Anybody can teach science: Milk tasting

Teach science with milk—it’s that easy!

You don’t need all the answers to teach science—you simply need an inquisitive mind and be willing to carry out an investigation. You can teach science, even when you don’t know diddly-squat! The following is a simple experiment you can try with milk. The purpose is not to teach specific content, but to teach the process of science: asking questions and discovering answers. This activity is to encourage young people to try to figure things out for themselves rather than just read an answer on the internet or in a book.

Milk tasting

This activity can be done in 20 minutes or multiple days, depending on the interest and questions the youth have. Materials needed are lots of disposable or reusable cups, blindfolds (optional), paper, pencils and different types of milk. Choose some from the following, and try to get an amount so each member of your group can have a taste without a lot of leftover waste: whole milk, 2 percent milk, 1 percent milk, skim milk, reconstituted powdered milk, organic milk, lactose-free milk, evaporated milk, goat milk, soy milk, almond milk, coconut milk, rice milk, half-and-half, heavy cream, shelf-stable milk, hemp milk, hazelnut milk, flax milk, oat milk, cashew milk.

Use Science and Engineering Practices to engage youth in the experiment. These are connected to in-school science standards that all children must meet.

  • Asking questions and defining problems
  • Developing and using models
  • Planning and carrying out investigation
  • Analyzing and interpreting data
  • Using mathematics and computational thinking
  • Constructing explanations and designing solutions
  • Engaging in argument from evidence
  • Obtaining, evaluating, and communicating information

Asking questions and defining problems

Do different types of milk taste differently? Do you think you can tell the difference between different types of milk? What are the different things that affect milk taste? Is the texture the same thing as taste? Do you think certain groups of people might prefer one type of milk or another? Are some people better tasters? Do males like different kinds of milk than females? Do adults like different types of milk than youth?

Planning and carrying out investigations

Hide or modify each milk container so participants can’t see the label. Label each milk with a letter (A, B, C, etc.) Let participants guess what each kind of milk is on a piece of paper (if they cannot write, they might need help). Have them swirl the milk in their mouth.

Do different parts of the tongue taste the milk differently? Does the different milk smell differently? Does the milk feel differently on your mouth and tongue? Does the milk have a different appearance in the glass? If you swirl it around, does it leave some of the milk on the side of the glass?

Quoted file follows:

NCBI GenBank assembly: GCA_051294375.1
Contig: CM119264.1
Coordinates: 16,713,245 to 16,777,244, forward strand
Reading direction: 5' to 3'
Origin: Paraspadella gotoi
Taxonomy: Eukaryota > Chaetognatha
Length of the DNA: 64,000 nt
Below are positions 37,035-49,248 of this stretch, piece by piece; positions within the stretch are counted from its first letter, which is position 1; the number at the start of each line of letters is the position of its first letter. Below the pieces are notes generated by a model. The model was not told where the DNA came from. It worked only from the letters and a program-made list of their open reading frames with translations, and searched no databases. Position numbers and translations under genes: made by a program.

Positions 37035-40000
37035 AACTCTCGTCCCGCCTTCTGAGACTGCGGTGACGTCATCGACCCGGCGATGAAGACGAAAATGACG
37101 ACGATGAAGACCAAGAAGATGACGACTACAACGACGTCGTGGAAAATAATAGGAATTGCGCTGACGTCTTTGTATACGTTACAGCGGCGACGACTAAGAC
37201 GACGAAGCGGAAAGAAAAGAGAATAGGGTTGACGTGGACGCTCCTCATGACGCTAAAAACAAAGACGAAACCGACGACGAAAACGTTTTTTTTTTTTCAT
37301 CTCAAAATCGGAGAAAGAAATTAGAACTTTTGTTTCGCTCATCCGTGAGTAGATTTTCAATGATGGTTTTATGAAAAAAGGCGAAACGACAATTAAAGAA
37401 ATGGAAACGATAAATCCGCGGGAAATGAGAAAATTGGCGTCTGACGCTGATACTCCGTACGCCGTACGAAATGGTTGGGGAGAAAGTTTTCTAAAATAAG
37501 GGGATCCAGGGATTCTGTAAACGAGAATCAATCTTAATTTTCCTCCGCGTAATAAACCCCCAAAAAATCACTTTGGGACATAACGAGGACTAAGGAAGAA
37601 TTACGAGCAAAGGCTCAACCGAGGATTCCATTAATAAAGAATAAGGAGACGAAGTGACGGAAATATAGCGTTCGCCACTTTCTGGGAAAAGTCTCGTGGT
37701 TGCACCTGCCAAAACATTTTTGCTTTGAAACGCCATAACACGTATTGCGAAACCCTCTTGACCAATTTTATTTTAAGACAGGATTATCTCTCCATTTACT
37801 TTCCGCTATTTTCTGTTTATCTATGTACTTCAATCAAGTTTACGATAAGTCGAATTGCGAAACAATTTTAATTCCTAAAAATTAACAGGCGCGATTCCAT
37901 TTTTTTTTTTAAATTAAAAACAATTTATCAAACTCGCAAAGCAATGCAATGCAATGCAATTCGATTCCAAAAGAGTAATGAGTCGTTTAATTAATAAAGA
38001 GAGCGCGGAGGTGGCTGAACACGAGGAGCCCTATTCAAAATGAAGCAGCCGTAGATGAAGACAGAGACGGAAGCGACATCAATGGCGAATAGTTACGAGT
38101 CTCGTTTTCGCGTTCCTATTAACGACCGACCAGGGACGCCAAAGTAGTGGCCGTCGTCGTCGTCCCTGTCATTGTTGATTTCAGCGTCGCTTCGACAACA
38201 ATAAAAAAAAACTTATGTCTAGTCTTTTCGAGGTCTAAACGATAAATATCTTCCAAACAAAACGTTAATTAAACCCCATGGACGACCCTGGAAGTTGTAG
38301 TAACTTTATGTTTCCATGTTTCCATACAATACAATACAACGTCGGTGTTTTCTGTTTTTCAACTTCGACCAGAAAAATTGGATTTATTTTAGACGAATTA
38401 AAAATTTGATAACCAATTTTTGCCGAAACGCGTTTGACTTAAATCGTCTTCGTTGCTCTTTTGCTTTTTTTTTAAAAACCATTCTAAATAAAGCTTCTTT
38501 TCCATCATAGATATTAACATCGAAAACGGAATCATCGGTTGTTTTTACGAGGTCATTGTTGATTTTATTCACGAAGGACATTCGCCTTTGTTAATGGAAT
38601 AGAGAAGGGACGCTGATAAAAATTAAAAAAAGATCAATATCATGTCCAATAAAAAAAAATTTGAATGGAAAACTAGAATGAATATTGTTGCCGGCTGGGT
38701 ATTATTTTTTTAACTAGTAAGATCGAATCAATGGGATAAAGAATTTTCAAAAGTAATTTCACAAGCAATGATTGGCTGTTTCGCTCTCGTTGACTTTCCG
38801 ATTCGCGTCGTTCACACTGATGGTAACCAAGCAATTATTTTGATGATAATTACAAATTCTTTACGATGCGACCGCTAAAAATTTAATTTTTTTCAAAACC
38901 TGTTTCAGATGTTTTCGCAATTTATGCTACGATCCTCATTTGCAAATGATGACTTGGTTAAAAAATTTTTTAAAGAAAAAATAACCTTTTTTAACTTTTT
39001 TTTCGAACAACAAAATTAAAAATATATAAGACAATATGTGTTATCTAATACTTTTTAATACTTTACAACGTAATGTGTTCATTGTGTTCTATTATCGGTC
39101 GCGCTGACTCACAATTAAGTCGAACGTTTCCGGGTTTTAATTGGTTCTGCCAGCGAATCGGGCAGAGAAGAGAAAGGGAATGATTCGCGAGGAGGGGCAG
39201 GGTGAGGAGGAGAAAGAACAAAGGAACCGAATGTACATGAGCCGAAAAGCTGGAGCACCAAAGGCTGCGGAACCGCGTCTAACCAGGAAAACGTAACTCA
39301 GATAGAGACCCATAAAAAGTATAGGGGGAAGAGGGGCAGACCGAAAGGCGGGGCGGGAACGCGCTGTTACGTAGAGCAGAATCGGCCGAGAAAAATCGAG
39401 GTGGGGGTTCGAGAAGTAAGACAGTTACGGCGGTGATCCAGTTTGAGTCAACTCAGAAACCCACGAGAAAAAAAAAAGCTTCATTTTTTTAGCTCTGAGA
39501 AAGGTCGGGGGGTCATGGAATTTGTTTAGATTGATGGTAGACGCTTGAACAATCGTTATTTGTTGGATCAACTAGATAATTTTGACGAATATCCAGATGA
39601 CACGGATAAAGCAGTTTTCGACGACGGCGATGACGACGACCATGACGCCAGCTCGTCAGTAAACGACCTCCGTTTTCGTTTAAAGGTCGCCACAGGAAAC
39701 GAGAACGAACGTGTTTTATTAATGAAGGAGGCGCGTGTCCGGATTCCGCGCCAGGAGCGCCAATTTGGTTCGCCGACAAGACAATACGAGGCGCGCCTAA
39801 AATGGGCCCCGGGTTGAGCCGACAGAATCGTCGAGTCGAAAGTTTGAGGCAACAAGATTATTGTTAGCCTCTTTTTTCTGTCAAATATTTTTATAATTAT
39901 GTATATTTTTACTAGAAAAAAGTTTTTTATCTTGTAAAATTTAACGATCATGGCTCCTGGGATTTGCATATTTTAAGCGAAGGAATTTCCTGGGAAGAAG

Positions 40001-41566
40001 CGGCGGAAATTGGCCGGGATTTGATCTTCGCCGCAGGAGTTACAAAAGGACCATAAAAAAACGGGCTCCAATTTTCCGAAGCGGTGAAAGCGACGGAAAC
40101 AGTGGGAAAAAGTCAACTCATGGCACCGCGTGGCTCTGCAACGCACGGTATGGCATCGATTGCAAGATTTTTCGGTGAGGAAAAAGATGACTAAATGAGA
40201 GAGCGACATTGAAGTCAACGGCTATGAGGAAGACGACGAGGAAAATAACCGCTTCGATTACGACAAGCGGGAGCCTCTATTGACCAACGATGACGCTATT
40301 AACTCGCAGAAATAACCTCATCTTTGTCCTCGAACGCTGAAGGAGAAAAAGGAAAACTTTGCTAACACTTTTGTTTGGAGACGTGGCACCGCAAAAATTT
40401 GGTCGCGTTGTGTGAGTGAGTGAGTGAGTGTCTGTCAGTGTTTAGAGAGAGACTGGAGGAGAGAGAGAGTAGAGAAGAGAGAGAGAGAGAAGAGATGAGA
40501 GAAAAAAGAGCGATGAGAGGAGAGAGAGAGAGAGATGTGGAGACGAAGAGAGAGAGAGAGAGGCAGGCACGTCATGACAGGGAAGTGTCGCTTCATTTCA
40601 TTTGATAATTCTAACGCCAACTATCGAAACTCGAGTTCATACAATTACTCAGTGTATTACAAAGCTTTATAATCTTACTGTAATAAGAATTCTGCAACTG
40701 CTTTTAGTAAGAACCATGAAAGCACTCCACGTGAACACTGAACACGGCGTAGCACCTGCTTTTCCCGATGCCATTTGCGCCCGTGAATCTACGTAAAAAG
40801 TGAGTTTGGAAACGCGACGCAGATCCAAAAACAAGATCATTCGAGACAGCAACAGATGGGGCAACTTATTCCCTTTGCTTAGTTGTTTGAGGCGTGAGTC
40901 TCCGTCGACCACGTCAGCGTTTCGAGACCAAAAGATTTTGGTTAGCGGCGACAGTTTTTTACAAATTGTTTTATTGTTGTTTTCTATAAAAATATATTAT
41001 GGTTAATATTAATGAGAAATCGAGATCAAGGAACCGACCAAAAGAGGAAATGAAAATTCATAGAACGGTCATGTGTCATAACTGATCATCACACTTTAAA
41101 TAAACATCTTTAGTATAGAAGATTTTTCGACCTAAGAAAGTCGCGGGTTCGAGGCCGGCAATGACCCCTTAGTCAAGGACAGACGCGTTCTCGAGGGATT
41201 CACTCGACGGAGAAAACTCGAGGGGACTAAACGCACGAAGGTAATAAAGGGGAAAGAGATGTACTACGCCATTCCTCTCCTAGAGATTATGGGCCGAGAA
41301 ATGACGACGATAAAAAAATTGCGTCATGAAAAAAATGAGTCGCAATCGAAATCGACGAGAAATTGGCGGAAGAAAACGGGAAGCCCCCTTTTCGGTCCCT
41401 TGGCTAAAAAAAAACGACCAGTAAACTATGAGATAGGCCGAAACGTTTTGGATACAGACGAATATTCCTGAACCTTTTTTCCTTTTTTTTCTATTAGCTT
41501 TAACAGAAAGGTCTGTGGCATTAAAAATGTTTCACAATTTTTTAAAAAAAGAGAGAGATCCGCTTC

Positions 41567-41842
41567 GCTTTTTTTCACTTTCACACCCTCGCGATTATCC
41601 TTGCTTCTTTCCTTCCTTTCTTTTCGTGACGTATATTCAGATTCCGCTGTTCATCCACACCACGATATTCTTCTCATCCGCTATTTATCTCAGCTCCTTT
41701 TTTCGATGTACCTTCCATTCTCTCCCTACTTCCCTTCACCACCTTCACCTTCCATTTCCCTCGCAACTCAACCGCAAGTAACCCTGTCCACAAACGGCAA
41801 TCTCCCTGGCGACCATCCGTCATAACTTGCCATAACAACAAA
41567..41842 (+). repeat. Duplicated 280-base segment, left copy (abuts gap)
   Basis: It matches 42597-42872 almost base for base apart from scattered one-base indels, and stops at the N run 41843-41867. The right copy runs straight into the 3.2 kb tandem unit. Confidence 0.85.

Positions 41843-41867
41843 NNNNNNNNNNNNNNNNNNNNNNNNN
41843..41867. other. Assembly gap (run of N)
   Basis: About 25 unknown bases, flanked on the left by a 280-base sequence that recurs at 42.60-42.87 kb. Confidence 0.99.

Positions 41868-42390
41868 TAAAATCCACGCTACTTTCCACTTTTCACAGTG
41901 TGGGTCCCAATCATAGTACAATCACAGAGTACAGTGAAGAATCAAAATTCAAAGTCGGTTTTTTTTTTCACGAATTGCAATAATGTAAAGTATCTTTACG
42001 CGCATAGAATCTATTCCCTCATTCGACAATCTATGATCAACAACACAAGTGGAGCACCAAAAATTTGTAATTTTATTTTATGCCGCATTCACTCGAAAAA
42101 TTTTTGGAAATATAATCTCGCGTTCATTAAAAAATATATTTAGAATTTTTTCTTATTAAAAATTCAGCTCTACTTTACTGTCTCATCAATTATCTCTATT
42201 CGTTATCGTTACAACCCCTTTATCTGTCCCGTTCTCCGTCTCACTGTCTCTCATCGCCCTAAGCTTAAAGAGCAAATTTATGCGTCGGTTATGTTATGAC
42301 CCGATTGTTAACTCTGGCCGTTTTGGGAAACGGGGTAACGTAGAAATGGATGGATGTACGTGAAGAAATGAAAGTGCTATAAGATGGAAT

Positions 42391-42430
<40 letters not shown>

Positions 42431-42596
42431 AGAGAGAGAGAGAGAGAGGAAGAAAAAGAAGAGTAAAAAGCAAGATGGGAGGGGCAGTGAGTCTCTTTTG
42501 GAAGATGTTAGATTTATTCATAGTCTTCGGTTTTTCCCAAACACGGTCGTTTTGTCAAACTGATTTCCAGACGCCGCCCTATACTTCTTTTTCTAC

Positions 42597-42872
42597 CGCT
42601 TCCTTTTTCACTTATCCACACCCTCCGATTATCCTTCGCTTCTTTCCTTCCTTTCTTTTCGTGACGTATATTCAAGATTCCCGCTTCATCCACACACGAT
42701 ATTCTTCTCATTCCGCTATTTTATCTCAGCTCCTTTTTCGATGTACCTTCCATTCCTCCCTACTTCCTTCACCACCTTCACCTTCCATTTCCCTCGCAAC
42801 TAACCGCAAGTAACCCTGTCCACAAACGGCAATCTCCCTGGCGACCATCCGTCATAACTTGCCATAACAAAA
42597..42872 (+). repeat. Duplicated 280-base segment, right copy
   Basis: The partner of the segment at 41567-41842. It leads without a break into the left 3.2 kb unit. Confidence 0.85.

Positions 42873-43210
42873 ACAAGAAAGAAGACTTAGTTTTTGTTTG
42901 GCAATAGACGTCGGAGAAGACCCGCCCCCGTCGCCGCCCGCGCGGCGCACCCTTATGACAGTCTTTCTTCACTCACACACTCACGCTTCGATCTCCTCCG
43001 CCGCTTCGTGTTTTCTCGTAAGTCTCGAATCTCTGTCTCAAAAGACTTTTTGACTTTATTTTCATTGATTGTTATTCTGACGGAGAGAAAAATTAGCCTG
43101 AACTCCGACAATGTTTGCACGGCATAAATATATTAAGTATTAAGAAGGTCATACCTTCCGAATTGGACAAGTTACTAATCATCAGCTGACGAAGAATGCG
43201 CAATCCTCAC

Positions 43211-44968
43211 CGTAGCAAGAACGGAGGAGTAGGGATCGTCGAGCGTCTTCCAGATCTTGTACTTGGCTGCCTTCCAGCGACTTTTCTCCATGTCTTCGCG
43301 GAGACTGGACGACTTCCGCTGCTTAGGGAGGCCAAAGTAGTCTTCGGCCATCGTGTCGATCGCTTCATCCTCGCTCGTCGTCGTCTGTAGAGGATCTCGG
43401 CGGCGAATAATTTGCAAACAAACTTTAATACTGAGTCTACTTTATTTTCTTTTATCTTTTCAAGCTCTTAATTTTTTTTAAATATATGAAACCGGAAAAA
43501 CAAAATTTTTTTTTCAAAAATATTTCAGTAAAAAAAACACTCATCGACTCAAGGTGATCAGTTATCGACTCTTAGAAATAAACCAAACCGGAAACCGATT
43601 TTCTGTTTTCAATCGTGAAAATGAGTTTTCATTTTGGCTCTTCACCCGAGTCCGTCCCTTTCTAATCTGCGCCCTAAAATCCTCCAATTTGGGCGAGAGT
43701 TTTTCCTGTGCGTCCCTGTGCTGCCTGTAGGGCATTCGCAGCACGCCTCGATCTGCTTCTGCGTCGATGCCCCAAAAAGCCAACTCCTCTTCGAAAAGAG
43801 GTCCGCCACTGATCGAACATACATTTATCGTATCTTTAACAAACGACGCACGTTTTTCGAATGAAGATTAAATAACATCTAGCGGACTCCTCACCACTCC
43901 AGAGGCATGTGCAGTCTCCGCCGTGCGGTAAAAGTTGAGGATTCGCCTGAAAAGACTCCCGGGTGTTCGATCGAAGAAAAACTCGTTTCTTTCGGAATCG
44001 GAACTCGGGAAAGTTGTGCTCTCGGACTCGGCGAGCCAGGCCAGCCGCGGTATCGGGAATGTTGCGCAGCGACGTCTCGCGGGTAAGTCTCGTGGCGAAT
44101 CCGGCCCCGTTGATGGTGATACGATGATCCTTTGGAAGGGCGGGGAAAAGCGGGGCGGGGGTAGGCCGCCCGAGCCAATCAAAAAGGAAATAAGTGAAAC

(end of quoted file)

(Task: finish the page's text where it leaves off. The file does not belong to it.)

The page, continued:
After everyone has had a chance to guess the types of milk, ask each person to put in a vote with their name on it in front of the milk they like the best. Note: Be aware of food allergies or sensitivities. You may also want to have a “spit bucket” in case kids really don’t like a certain type of milk.

Analyzing and interpreting data

Were some people better at guessing the milk types than others? Why might some people be more accurate? Do the people who guessed better have tongues that look different? Is there a method to measure tasting ability? Which milk was the favorite?

Using mathematics and computational thinking

Can you graph the accuracy? Were males or females more accurate in their tasting ability? Were youth or adults more accurate? Did some groups like one kind of milk better than another?

Engaging in argument from evidence

If you were going to recommend to milk processors to produce more of a certain kind of milk, what would it be and why? Are certain kinds of milk healthier than others? Why or why not? Are any types of milk better for the environment? Why or why not?

Related questions to explore

  • Do you think you could tell what breed of dairy cow the milk came from by taste?
  • Why do we milk mostly cows in the United States? Are other types animals used in other parts of the world for milk? How might their milk taste different?
  • Are there any mammals whose milk is never used for human consumption? Why? Would you drink cat milk if it was offered to you?
  • If someone was particularly good at determining milk types by taste, what career types might that be good for?

This experiment could be recreated with different kinds of eggs, apple cider, poultry and water (tap versus bottled water brands) or name-brand versus generic versus home grown vegetables.

Did you find this article useful?